A Cultural Journal

    'After Every Fall, I Rise' - Shah Delivers in Emphatic Fashion

    Written by: Mirza Salam Ahmed - Posted on: August 21, 2015 | Post your comment here Comments | 中文 (Chinese)

    Google Translation: اُردو | 中文

    Pakistani Film Shah Review

    Shah's journey to fame

    Independence Day 2015 was marked by the release of three Pakistani movies: Moor by Jami, Dekh Magar Pyaar Say by Asad ul Haq and Shah by Adnan Sarwar. All three movies did respectably, but it’s the latter that made heads turn, and has been making waves across the country.

    The likes of films such as Moor and Dekh Magar Pyaar Say are starting to become a regular feature for Lollywood, but never before has anyone in Pakistan’s film industry been able to pull off a biopic. Shah wasn’t able to grab much attention before its release, owing to the fact that Adnan Sarwar (once a passionate Formula One racer, and now a musician, producer, director and actor) is relatively new to the industry. However, Sarwar’s lack of experience did not affect the outcome of his product, as the film managed to get a standing ovation from an emotional crowd within its first half.

    Shah is based on the life of legendary Olympian boxer Syed Hussain Shah. As a kid from Lyari, Karachi, there was little hope for Shah to ever be successful. However, his fate took an unexpected turn when a man (later to be called Chacha) saved him from a police altercation. Chacha set Shah upon the path of honesty and hard work. With the passage of time, Shah became familiarized with his talents, and the tremendous potential in his fists. Hence began his journey towards becoming the king of the ring.

    Review of Pakistani film Shah

    Shah is the journey of a man who stood against all odds with an attitude of never-say-never. From delivering deadly blows to Indian boxers within India to becoming the best Asian boxer in the 80s, Shah became the essence of what it means to be a legend. Unluckily, we, as a nation, were not able to understand that earlier!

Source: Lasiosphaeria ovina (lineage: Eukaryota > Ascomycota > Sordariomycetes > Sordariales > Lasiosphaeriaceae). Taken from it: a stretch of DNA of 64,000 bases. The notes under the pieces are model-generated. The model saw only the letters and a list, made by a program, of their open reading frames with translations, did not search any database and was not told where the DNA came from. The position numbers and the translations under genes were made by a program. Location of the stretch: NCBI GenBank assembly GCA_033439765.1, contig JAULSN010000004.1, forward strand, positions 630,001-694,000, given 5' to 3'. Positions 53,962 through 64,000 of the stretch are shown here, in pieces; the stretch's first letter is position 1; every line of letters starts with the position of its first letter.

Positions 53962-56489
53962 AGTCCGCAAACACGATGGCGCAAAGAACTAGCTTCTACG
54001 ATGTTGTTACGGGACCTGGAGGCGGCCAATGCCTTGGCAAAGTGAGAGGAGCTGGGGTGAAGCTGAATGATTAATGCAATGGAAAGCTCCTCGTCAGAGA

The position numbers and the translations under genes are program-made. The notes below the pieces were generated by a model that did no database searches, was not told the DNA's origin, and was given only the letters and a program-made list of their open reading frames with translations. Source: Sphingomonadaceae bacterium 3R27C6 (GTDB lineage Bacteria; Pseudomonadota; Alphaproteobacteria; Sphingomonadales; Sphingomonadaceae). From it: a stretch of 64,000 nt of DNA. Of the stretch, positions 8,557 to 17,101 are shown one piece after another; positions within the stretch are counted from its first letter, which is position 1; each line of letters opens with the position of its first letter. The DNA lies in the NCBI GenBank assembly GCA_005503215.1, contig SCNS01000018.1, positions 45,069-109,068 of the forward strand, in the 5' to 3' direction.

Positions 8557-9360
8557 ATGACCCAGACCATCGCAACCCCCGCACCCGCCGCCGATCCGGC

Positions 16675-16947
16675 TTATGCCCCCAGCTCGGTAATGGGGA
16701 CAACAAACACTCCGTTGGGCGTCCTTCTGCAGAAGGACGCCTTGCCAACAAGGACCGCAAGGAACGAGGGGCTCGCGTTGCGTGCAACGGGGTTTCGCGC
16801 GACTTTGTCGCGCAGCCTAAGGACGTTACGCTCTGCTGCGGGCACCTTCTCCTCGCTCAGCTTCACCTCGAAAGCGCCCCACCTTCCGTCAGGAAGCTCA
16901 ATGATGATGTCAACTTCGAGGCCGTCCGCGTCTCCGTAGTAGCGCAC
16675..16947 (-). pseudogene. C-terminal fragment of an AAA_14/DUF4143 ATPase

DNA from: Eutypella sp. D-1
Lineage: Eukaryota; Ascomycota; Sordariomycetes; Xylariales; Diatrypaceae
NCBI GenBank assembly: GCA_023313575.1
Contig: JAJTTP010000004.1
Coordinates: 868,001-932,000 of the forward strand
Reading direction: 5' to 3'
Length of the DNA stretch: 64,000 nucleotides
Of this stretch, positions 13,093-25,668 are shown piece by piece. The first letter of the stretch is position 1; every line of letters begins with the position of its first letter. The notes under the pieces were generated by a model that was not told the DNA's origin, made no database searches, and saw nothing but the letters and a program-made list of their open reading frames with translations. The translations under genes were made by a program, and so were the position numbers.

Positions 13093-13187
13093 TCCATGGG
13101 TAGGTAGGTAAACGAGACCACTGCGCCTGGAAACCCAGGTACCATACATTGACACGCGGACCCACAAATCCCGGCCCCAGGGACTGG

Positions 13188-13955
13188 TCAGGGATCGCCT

Shah was awarded the Sitara-e-Imtiaz for his service to Pakistan and was promised a reward of Rs. 20,000, which he never received. Upon protesting, he was guaranteed two 60-yard plots, but these promises were once again made by a hollow, nepotistic and corrupt-to-the-core Sports Federation. Shah was brought to the streets, before he went on to box for money in the United Kingdom, and was later invited by authorities from Japan to train their athletes.

    Review of Pakistani film Shah

    As a film, Shah bleeds passion and honestly portrays the life and troubles of the boxer. However, there are instances where it seems like an overly ambitious attempt, lacking a script with memorable catchphrases that a biopic should have. Moreover, some of the dialogues seem to have been delivered without emotion, especially in the case of Sarwar, who did manage to stick to a Balochi accent but lost his touch with deliverance in the process. Post-production was rather mediocre, and the layout could have been better with more creative brains on the project.

    Despite the faux pas observed, Shah managed to captivate the audience and deliver goosebumps at certain instances. One thing new to the Pakistani audience was that the movie didn’t have a single song! Yet viewers were glued to the screen throughout the film. The direction and acting could have been much better with veterans, but quintessentially it’s this ambitious attempt to make something out of a low-budget movie that exudes strong inspiration from Shah.

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